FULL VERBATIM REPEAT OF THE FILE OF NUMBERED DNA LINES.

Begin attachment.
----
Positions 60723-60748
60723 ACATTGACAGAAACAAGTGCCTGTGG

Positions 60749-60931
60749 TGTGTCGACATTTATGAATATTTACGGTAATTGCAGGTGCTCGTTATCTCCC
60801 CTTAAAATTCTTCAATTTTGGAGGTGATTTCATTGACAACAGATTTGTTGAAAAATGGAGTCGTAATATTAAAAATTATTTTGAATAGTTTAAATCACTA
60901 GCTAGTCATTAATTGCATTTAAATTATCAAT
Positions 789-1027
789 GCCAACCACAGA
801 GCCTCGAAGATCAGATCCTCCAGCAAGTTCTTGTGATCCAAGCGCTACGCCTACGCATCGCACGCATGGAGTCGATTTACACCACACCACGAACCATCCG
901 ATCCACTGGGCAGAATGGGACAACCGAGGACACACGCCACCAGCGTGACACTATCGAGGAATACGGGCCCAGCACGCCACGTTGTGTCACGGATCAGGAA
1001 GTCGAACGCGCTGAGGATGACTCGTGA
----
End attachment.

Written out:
Positions 60723-60748
60723 ACATTGACAGAAACAAGTGCCTGTGG

Positions 60749-60931
60749 TGTGTCGACATTTATGAATATTTACGGTAATTGCAGGTGCTCGTTATCTCCC
60801 CTTAAAATTCTTCAATTTTGGAGGTGATTTCATTGACAACAGATTTGTTGAAAAATGGAGTCGTAATATTAAAAATTATTTTGAATAGTTTAAATCACTA
60901 GCTAGTCATTAATTGCATTTAAATTATCAAT
Positions 789-1027
789 GCCAACCACAGA
801 GCCTCGAAGATCAGATCCTCCAGCAAGTTCTTGTGATCCAAGCGCTACGCCTACGCATCGCACGCATGGAGTCGATTTACACCACACCACGAACCATCCG
901 ATCCACTGGGCAGAATGGGACAACCGAGGACACACGCCACCAGCGTGACACTATCGAGGAATACGGGCCCAGCACGCCACGTTGTGTCACGGATCAGGAA
1001 GTCGAACGCGCTGAGGATGACTCGTGA